Wednesday, November 15, 2006

two of my favorite artists on inspiration and notes on sub-creation

"Imagination cannot function in a vacuum...The value of information and knowledge, visual or other, is the time it spends kicking around inside one's head. Despite the mice and the abandoned nests under the eaves, the mind is not an idle place, where things are stored away collecting dust. They talk to each other, exchange information, get together, make groups and friends, and eventually are there when you are doing the one thing you can NOT do consciously - be inspired."


*(this is a blog post where he talks about his artist's morgue, something I was first introduced to in the excellent book Digital Texturing and Painting)

"For an artist to create something completely original is impossible; there really isn't such a thing as something that is completely original, but it's very possible and sometimes very powerful to combine existing elements into a new whole. This is what an artist does: Ingest the world around him or her and regurgitate it, putting it back together into something that is familiar, yet unfamiliar; normal yet magical. I can cite examples of resources that proved to be an inspiration for us, but really those resources inspired us in very superficial ways. We've been "ingesting" since we were born, and what comes out now is the sum of our entire lives."

-Robyn Miller in an interview in Digital Space: Designing Virtual Environment

Besides inspiration, Miller refers what Tolkien (who influence both of these artists) called sub-creation: our created worlds are secondary within God's created world, thus never truly original. Ignoring this I think is why so much modern art is so ugly and poor. (edit: I have a post on this here.)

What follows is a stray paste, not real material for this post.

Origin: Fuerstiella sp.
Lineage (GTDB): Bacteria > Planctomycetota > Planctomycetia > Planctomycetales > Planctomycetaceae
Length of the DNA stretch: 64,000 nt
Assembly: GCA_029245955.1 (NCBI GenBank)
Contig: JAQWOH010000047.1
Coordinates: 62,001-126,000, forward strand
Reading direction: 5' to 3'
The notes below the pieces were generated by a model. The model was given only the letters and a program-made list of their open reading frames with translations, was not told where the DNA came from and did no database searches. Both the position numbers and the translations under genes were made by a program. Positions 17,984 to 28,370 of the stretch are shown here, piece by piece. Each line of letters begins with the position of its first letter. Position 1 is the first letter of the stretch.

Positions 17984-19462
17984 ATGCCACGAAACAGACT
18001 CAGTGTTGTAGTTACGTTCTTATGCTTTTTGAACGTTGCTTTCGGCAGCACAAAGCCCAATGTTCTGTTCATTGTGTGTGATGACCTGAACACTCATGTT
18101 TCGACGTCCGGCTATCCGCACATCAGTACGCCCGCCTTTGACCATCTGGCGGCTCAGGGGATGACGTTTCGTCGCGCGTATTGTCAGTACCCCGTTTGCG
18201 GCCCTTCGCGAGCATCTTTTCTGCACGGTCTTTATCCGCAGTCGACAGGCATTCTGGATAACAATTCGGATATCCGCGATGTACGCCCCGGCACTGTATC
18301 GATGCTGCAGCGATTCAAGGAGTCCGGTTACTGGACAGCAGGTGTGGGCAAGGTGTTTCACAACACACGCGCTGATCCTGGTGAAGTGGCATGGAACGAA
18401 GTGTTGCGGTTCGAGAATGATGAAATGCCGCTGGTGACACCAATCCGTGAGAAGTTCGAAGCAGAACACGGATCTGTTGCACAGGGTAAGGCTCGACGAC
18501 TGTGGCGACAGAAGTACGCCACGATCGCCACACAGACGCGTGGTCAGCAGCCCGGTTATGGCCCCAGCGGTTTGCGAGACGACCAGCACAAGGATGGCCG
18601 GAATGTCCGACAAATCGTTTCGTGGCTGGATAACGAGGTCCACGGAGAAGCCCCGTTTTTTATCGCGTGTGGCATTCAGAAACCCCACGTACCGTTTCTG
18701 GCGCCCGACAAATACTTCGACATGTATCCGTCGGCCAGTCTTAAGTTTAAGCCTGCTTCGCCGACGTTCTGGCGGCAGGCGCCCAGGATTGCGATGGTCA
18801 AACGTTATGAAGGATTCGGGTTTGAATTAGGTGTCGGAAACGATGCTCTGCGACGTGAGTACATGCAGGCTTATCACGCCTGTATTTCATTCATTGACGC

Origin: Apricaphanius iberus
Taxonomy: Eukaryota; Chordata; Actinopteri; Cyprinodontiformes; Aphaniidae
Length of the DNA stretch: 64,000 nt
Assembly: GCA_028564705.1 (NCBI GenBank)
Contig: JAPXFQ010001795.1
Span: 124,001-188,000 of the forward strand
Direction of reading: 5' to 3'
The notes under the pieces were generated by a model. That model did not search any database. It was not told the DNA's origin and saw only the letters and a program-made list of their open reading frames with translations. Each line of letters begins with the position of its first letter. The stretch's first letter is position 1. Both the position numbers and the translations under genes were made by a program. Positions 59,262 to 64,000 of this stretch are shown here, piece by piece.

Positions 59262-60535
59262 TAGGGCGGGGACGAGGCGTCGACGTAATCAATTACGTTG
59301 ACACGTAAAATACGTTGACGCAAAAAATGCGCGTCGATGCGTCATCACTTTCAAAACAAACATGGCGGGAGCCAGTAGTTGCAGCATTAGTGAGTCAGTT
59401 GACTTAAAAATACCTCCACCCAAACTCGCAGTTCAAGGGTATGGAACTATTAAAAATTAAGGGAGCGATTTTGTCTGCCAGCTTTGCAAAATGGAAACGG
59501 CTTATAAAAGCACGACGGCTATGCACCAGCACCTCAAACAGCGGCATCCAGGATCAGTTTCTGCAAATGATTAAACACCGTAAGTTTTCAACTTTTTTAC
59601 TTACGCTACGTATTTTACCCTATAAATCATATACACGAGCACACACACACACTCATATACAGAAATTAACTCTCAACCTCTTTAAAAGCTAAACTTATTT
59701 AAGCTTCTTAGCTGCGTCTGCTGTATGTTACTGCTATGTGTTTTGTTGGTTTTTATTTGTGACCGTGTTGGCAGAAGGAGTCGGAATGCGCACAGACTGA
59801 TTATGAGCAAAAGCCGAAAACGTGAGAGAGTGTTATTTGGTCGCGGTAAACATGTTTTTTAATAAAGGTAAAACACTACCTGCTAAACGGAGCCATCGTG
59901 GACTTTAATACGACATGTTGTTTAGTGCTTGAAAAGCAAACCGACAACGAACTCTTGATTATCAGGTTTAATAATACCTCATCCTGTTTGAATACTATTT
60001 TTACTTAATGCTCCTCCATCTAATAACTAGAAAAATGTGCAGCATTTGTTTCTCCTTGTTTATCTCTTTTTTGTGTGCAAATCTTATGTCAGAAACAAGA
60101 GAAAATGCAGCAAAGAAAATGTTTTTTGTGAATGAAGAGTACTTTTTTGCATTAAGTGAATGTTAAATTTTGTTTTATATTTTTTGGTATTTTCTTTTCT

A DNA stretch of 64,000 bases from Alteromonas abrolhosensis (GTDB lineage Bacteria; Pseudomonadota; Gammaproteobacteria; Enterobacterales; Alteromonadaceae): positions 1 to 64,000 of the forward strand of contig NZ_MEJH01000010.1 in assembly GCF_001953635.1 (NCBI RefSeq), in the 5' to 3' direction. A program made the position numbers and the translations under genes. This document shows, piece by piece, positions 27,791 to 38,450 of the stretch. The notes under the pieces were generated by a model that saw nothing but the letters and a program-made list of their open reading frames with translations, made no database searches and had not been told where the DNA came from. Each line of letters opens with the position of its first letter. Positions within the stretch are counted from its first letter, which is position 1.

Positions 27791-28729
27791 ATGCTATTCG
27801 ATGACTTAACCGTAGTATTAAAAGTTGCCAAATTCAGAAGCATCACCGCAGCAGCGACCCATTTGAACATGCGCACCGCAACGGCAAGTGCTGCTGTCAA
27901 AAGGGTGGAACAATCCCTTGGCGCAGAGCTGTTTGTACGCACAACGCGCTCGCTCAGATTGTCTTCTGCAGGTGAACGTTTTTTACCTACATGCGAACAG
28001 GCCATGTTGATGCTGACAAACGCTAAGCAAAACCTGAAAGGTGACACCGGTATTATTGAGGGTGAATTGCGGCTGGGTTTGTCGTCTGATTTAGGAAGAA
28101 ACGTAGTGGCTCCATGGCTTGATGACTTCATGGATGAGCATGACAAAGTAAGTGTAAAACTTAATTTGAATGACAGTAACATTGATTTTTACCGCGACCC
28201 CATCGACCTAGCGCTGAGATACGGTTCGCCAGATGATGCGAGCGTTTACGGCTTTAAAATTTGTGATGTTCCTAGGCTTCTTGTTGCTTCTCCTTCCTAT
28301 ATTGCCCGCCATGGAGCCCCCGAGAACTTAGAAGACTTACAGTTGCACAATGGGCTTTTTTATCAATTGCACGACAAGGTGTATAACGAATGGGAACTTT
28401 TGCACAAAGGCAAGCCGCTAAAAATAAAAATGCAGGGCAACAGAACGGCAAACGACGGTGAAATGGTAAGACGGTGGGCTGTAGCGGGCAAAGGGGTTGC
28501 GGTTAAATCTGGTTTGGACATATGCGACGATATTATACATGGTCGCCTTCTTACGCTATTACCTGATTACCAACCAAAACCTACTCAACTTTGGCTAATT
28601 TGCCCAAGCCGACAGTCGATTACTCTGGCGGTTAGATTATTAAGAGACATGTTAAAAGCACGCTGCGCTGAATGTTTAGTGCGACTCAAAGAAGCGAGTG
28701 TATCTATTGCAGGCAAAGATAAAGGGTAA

Also, the other day I stumbled upon this excellent article that sums up and explores a lot of things I am interested in about Worldbuilding as Storytelling, etc:

Sub-creation of Secondary Game Worlds:

"In order to sub-create a vivid world, I suggest that the game designers need to focus more on the philosophical, mythological, and religious cultural aspects of their world, rather than focusing on naïve quests. Not neglecting quests though, a believable game world requires naïve and epic adventures as well as cosmological inter-linkage between ideas. The game designer as sub-creator must want to say something with their world, and these messages are the basis of the cosmological level of the game world. They do not have to be didactic or moralizing, but the content ought to move the players emotionally as well as sensibly or rationally."

-Lars Konzack,
(who incedently has a blog I just discovered here.)

...and in order to make this post sufficiently ramblesome, there are many parallels between that essay and Ernest Adam's Will Computer Games Ever be a Legitiment Art Form.

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